In a brief filed with the court by Solicitor General Drew S. Days 3d, the federal government said, "California's recent modifications of its tax system have brought that state's law into acceptable harmony with federal and international arm's length tax practice.
"A decision by this court on the constitutional question posed in this case is thus unnecessary to achieve adequate consistency in the nation's regulation of foreign commerce, which California has striven to accomplish through its voluntary action."
But the government of the United Kingdom, in a friend-of-the-court brief filed on behalf of U.K.-based Barclays Bank, said it would not be comfortable until "the internationally accepted arm's length principle is endorsed, on a permanent basis, as the only valid method of taxing foreign companies."
Sherman of the equalization board said he was disappointed the court agreed to review the disputes, but said he was heartened that the Clinton Administration supported the state's position.
"These two cases involve $4 billion for California and losing them would be more than twice as disastrous in economic terms as the recent Southern California fires," Sherman said in a statement. "A strong brief on the merits from the Clinton Administration should extinguish this threatened fiscal fire storm."
Coby A. King, legal counsel to Sherman, said he expects the Justice Department to file a new brief on the merits of the case now that it is before the high court.
In addition, Barclays Bank is expected to file a brief by Dec. 16, King said. The California Franchise Tax Board will file its brief by Jan. 16, he said.
In the New York case, Department of Taxation and Finance v. Milhelm Attea & Bros. Inc., the state is attempting to revive regulations aimed at preventing the loss of an estimated $65 million in tax revenue annually arising from the sale of cigarettes to non-Indians by retailers on Indian reservations.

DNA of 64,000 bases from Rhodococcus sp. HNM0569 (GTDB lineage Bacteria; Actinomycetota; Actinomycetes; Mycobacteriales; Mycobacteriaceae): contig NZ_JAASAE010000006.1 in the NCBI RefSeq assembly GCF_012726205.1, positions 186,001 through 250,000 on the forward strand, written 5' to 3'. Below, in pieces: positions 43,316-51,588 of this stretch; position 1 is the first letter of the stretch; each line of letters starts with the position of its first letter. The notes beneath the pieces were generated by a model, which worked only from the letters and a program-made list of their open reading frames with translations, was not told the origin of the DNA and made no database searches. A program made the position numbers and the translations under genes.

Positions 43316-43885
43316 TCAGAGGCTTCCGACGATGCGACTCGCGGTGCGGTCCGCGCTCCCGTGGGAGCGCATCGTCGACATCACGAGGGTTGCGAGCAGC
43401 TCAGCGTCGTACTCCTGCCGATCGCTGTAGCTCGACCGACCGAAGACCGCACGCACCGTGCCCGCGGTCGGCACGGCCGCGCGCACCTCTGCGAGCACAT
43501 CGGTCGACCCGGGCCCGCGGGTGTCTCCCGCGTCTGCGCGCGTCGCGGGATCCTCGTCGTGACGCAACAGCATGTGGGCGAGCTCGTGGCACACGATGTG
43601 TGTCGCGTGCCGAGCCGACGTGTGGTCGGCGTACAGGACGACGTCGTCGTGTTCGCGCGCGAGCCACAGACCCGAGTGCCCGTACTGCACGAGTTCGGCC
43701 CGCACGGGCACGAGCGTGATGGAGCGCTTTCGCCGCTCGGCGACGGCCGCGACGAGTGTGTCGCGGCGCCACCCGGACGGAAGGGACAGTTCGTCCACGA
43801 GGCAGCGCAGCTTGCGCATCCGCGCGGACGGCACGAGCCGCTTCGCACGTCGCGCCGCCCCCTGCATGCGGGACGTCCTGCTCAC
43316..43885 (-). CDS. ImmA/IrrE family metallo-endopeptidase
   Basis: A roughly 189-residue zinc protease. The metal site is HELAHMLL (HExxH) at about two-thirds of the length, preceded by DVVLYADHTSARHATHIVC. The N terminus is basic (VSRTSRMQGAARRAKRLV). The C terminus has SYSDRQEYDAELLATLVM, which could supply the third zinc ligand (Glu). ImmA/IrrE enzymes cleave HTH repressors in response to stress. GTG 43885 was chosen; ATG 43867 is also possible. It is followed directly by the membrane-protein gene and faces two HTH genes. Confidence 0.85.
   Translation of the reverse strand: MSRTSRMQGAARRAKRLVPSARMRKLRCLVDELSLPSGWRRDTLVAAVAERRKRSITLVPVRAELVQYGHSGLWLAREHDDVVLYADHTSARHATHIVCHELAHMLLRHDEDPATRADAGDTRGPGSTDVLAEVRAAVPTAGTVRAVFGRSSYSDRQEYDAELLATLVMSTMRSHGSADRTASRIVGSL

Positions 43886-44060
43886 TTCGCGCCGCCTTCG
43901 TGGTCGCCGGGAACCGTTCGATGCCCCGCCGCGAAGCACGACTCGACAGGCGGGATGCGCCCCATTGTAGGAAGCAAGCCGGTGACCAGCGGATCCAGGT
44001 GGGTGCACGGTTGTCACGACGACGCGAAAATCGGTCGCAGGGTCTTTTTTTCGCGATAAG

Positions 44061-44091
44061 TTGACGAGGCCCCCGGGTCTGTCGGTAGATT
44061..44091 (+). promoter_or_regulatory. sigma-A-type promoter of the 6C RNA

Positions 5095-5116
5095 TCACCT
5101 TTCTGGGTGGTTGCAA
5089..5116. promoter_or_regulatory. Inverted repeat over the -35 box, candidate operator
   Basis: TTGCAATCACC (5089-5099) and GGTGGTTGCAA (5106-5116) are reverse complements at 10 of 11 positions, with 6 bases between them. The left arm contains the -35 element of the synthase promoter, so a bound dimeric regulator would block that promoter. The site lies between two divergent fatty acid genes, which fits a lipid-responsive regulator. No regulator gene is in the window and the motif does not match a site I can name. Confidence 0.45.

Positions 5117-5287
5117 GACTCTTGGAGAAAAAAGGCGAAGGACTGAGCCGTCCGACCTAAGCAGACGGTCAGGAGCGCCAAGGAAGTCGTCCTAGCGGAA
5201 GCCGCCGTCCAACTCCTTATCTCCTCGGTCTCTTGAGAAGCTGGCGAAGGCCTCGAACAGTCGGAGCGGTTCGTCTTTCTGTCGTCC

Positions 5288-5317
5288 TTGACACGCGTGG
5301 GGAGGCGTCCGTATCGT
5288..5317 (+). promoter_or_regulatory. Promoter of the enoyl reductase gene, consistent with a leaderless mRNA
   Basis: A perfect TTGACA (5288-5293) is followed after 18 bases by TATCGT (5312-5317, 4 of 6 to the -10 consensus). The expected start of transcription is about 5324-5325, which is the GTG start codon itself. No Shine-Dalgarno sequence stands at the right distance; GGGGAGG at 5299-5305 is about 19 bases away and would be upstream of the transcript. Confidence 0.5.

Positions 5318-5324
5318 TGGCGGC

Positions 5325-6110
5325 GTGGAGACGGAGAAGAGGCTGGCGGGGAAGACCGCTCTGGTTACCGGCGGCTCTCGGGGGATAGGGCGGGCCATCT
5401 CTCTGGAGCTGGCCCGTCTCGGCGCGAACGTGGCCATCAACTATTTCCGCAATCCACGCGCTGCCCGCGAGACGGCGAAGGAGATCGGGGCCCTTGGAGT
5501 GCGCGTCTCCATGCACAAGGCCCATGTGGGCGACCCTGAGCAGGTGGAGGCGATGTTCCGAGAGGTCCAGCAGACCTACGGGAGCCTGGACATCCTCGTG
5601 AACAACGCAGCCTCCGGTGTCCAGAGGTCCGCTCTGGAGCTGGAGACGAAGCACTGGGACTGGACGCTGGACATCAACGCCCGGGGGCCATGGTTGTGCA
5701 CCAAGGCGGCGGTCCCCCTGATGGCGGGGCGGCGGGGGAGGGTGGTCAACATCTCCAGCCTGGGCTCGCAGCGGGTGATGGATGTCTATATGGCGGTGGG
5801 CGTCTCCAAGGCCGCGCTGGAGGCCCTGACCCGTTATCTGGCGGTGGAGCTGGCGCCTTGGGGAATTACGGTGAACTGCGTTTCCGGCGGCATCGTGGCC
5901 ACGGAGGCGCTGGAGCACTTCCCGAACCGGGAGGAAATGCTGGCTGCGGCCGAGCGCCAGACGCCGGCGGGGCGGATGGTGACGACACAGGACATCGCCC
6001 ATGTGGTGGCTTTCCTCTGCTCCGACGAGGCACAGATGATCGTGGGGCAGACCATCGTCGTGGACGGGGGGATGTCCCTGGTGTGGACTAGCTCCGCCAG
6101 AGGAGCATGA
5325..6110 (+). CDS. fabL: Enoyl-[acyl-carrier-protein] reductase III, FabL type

In general, cigarettes sold within the state are required to bear tax stamps. But under federal law, states are not empowered to collect taxes on sales made on Indian reservations when the transactions are between Indians.
The regulations in question allow retail dealers of cigarettes on Indian reservations to purchase enough untaxed cigarettes to satisfy the needs of Indian customers. But the regulations also require those retailers to have taxed and stamped cigarettes available for sale to non-Indians. The regulations are enforced through requirements that wholesalers be liable for, and collect the taxes on, all sales to Indian retailers except for the limited amount deemed adequate to meet Indian cigarette demand.
The regulations were successfully challenged by Milhelm Attea & Bros., a cigarette wholesaler that is federally licensed as an "Indian trader." On June 10, 1993, the New York Court of Appeals ruled that Congress has chosen to regulate Indian traders in such a comprehensive way that states have no latitude to impose additional burdens upon them. The case likely will be reviewed sometime in the spring.